Baffled December 8, 2011 at 9:12 PM

I’m interested in the stinging nettle. Where did you order your supplies?


Jennifer December 8, 2011 at 9:13 PM

You Rock AnnMarie. This post came at a perfect time. I’ve heard of these and I’m ready to try it as well. Where can I buy the herbs from?


cheeseslave December 8, 2011 at 9:22 PM

Sorry I should have posted where I got them.

Mountain Rose Herbs



Chessa December 8, 2011 at 9:23 PM

I love Susun Weed! We’ve been trying to include nettles infusions into our wellness regimen in our house. I like mine cold and with a little peppermint tea added at the end (not infused) to cut the “green” taste. :)


leda December 8, 2011 at 10:26 PM

I love all these herbs and have a couple of Susan’s books. Never thought to.YouTube her tho. Definitely will now. I add nettles to all my broths while they are cooking to add additional nutrients and it is an easy way to get the benefits into something that I’m already making/consuming.


Laura December 9, 2011 at 2:21 AM

I am totally getting that same wise grandmother/mentor vibe from Susun! She has such a sweet, welcoming demeanor. I’m a fast fan, and I’m going to have to pick apart this woman’s website, buy her books, and learn all I can from her. Thank you!


Heather December 9, 2011 at 4:05 AM

Susun Weed is even better in person:) I had the good fortune to a free lesson at a Pagan Pride day in MA a few years ago. She took us around a beautiful natural space, teaching about white pine and how it’s loaded with vitamin C, and plantain (not the banana relative) and how it’s good for injuries.

I need to go back to my nettle infusions. They are great! Even better when cut with a bit of peppermint tea.


Tamara December 9, 2011 at 4:29 AM

I am in pre-TTC waiting to conceive our first so im just now getting into Red Raspberry Leaf tea infusions, but once we start TTC, i will most definitely and Red Clover infusions to my eating plan. Thanks for sharing!


Nickole@savvyteasandherbs.com December 9, 2011 at 4:53 AM

Chaste Tree Berries, Sarsaparilla, Blessed Thistle, and Red Raspberry Leaf are also great herbs for balancing hormones. We created a Hormonal Harmony herbal blend for this purpose. I love making herbal infusions! ;)



cheeseslave December 9, 2011 at 6:21 AM

Nickole, I wish I had remembered to order from you! I didn’t think about it because ou guys are not on our resources page anymore. How come? I plan on writing more posts about herbs and I would love to link to you.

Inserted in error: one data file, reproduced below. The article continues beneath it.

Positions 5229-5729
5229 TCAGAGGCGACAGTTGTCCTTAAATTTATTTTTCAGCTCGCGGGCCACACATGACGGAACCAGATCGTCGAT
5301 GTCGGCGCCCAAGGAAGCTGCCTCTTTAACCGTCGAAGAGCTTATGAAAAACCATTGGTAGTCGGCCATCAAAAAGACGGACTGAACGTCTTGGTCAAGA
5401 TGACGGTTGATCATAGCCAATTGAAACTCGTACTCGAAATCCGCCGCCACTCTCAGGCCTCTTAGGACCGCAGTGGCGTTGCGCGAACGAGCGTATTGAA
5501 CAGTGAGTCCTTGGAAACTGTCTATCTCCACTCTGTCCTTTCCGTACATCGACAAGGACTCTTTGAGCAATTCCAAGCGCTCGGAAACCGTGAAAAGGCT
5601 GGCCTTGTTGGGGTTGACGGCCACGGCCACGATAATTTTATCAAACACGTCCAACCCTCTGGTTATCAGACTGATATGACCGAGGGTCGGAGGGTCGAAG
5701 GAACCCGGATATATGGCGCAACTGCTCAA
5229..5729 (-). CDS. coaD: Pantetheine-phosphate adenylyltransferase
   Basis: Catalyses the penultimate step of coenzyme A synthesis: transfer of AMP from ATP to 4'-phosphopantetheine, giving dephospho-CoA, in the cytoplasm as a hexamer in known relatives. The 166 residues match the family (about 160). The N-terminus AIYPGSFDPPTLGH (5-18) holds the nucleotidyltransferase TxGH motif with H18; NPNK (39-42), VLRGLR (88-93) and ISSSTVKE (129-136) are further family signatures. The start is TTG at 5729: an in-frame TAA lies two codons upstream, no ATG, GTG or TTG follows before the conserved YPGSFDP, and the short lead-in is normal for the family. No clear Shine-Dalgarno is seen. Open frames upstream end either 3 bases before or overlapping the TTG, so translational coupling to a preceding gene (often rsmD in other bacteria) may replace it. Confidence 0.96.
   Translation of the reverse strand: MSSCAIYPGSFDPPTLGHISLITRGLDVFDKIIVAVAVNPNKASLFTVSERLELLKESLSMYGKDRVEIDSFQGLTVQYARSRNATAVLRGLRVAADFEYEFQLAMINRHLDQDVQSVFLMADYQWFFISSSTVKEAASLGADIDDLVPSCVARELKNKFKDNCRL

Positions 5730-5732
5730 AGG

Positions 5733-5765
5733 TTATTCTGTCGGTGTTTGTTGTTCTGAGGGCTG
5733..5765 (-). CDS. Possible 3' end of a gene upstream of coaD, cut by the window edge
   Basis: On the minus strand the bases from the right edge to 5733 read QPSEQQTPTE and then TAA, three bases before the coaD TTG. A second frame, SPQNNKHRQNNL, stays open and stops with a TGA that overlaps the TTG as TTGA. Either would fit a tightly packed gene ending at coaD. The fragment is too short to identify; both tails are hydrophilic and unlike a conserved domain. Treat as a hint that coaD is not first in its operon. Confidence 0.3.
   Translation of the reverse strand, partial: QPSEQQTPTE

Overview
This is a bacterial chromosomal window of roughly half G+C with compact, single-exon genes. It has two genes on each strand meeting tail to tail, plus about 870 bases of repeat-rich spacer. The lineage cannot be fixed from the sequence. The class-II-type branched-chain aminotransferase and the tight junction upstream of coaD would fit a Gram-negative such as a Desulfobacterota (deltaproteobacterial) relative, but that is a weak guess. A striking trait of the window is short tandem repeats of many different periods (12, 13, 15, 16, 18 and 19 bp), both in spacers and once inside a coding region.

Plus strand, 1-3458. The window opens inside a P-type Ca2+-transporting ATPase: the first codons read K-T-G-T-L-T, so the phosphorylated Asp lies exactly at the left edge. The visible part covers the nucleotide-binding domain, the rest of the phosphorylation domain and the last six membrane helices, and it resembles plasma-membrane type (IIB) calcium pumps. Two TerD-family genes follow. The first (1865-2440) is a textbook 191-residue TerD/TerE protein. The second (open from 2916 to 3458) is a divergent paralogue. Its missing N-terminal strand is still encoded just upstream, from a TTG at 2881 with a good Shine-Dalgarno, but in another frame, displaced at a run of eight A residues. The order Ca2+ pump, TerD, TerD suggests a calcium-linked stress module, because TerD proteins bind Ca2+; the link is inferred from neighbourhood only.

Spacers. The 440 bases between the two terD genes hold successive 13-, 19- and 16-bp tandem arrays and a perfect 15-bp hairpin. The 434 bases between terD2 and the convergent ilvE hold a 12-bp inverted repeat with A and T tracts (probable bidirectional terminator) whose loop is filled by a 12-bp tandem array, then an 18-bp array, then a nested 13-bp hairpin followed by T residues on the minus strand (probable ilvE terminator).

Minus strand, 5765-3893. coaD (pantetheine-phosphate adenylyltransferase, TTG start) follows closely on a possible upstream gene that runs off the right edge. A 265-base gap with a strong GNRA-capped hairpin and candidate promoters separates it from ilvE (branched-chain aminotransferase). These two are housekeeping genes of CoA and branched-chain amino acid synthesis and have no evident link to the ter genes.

I will order from you next time. In fact, I think I will order some chaste tree berries and red raspberry leaf — those are excellent suggestions.

Can you respond to the commenter above re: red clover being estrogenic? I have read different things about that.

Also are your herbs organic?


cheeseslave December 9, 2011 at 6:25 AM

Oh, sorry, the comment I was thinking of was on Facebook:

I use nettle, oat straw, raspberry leaf, hibiscus, and dandelion root daily to balance hormones and tone my reproductive system. Vitex tincture is one of the first remedies I use on myself to correct an estrogen dominance by addressing the progesterone deficiency. I would never contradict Susun Weed (she is so awesome, no?), however I would caution the use of red clover unless you know that you are not estrogen dominant.

Can you comment on that?


Nickole@savvyteasandherbs.com December 9, 2011 at 10:29 AM

Thanks so much! Advertising here did not fit in our budget. I also have concerns about red clover in particular if you are estrogen dominant. There seems to be valid concern that it could make the condition worse, instead of balancing out the estrogen as chaste tree berries (vitex) helps with. We do not have red clover in our hormonal blend we created. While our herbs are not certified organic (although our teas are because non-organic teas tend to be heavily treated), they are not irradiated or sprayed, ever. We feel comfortable with that quality for our own family. Thanks for your interest in our store. We adore herbs! :)